by Pastor Doug Kings
In the latest issue of Living Lutheran, the magazine of the ELCA, the editor announced that at the end of the year it will cease printing of physical copies and go entirely online. This is not an unusual step for publications to take these days, but it is often a last step before ceasing operations altogether.
Production and distribution costs, of course, are the primary challenge. But circulation of the denominational magazine has been falling for years. Readers have been voting with their subscription nonrenewals because, frankly, it’s boring! I hardly look at it. (The most interesting section for pastors I know is the clergy obituaries. I guess we’ll have to go online for that now.) While described as a “difficult decision”, the result is given a positive spin for leading to the magazine becoming “a full online storytelling engine”, whatever that means.
A turning point in the magazine’s life came not long after the ELCA was formed, when the denomination found itself in serious financial trouble. Preliminary revenue projections for the churchwide operations were soon discovered to have been wildly optimistic. This led to a series of budget revisions, administrative reorganizations, and staff layoffs.
Ed Trexler, the editor of The Lutheran (as it was called then, having carried over the name of the LCA’s magazine), believed all this should be frankly reported, but not everyone agreed, especially people in church leadership. Soon there was criticism of the magazine for being “too negative” and the ELCA’s problems got less and less coverage.
Gradually the magazine turned away from news to feel good feature stories as its primary content. The name-change to Living Lutheran cemented that transition. The ELCA has been sailing rocky seas from its inception. All churches have been. But readers of Living Lutheran would have little awareness of this, except for the magazine’s shrinking size, frequency, and now near-disappearance. Somehow it was decided that the ELCA’s magazine’s role was to play denominational cheerleader.
The Lutheran (as the name should have remained) could have been a valuable part of the ELCA’s life. Numerous controversies have roiled the denomination during its life—why pretend otherwise? Controversy always involves energy and people who are passionate about something. That’s a good thing!
Imagine if, rather than putting a smiley face on everything, opposing writers penned point-counterpoint articles on issues confronting the church? Or columnists were intentionally sought who had differing ideas about church life? The church champions prophets but gets squeamish when such voices are heard in its own official forums.
The ELCA was formed as a circle-the-wagons operation by three shrinking American Lutheran churches. Surely, bigger will be better? But, of course, the decline didn’t miss a beat. From the start, the ELCA has suffered from insecurity and uncertainty but that’s true of all mainline churches, and now of denominational Christianity in general.
What does denominational identity mean, centuries after those categories were created? Living Lutheran has been running a series called “I’m a Lutheran.” Each issue someone’s story is told reflecting the importance of their being Lutheran. Yet that specific aspect of the story is rarely significant. In most cases, one could easily imagine them saying “I’m a Methodist”, or Presbyterian or Catholic, or often even a Jew or Muslim. But what does “living Lutheran” mean specifically, besides belonging to a Lutheran church? Meditating daily on Luther’s Small Catechism? (And one recent article was about someone who didn’t belong to a church anymore!)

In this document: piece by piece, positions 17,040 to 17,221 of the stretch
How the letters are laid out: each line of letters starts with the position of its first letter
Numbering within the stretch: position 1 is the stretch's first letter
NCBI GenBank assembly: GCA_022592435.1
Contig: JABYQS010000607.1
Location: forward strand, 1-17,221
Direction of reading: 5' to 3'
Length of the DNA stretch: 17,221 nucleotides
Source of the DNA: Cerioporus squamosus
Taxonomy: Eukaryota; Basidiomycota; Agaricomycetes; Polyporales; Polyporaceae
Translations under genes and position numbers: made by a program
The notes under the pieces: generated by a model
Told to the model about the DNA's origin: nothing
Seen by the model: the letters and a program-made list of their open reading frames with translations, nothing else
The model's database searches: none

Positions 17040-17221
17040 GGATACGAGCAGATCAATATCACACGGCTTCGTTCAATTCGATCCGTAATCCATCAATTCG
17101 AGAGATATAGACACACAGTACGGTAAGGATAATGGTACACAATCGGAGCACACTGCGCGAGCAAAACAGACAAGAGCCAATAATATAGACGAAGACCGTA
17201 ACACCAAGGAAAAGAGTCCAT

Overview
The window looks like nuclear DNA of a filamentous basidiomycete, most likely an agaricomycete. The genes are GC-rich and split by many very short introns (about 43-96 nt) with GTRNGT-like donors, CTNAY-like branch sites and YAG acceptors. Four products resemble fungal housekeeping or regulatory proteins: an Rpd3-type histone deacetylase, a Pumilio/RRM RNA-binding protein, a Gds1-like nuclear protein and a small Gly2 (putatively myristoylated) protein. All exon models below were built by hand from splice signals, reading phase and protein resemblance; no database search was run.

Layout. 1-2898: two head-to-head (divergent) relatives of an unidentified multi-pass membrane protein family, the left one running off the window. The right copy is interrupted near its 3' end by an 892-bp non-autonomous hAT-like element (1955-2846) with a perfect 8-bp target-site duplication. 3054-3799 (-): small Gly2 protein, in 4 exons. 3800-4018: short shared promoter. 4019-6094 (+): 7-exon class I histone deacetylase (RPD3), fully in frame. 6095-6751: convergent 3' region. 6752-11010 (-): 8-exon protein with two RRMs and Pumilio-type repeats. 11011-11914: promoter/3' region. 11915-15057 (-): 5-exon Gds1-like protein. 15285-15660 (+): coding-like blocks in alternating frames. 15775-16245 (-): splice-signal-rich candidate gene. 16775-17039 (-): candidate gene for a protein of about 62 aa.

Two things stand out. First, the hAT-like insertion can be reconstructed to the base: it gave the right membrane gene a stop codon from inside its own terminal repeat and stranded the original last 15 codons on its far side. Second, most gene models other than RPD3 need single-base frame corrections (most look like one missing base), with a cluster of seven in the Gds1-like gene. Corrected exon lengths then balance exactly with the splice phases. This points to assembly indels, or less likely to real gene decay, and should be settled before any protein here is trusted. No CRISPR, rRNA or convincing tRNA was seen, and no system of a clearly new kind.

At some level, churches are aware of all this. A number of denominations, including the ELCA, have been exchanging each other’s clergy for years. Our synod’s mission start in south Florida doesn’t use “Lutheran” in its name. People looking for a new church often switch denominations without hesitation, and we get many non-Lutherans worshiping with us at Gloria Dei.
For most outside the church, the word salad of denominational names is a meaningless jumble. But even the word “Christian” is confusing, since people and churches claiming that label hold diametrically opposed views on countless, often fundamental, issues.
Denominational Christianity is undergoing severe decline. Unfortunately, the discussion in the churches is mostly about how to manage the shrinkage. Too much committed to their institutions, church leaders and members are unable to recognize this time as a call to reconsider everything they are doing. At the time of the merger, it was asked if creating the ELCA was a real step forward or just “rearranging the deck chairs on the Titanic.” I think we know the answer.
The challenge now is to ask again the fundamental question, “What does it mean to be a follower of Jesus Christ in the 21st century?” And to understand that this is very different than asking, “What will keep clergy employed, church doors open, and millions of people in the pews?”
How can it be today that “living Christian” would be the fundamental truth and guide in people’s lives, as it was at Christianity’s beginning? To start, we will need to be embarrassingly honest and admit that we don’t know. And that, frankly, the question scares us.
But perhaps now is a time when we can genuinely ask that question because the state of our world is scaring us even more. Jesus was a shock to everyone who knew him, even his followers. God was indeed doing “a new thing” as promised in Isaiah. We should hope that, for the sake of the world, God is doing a new, and perhaps shocking, thing now.
Blessings in your life and ministry.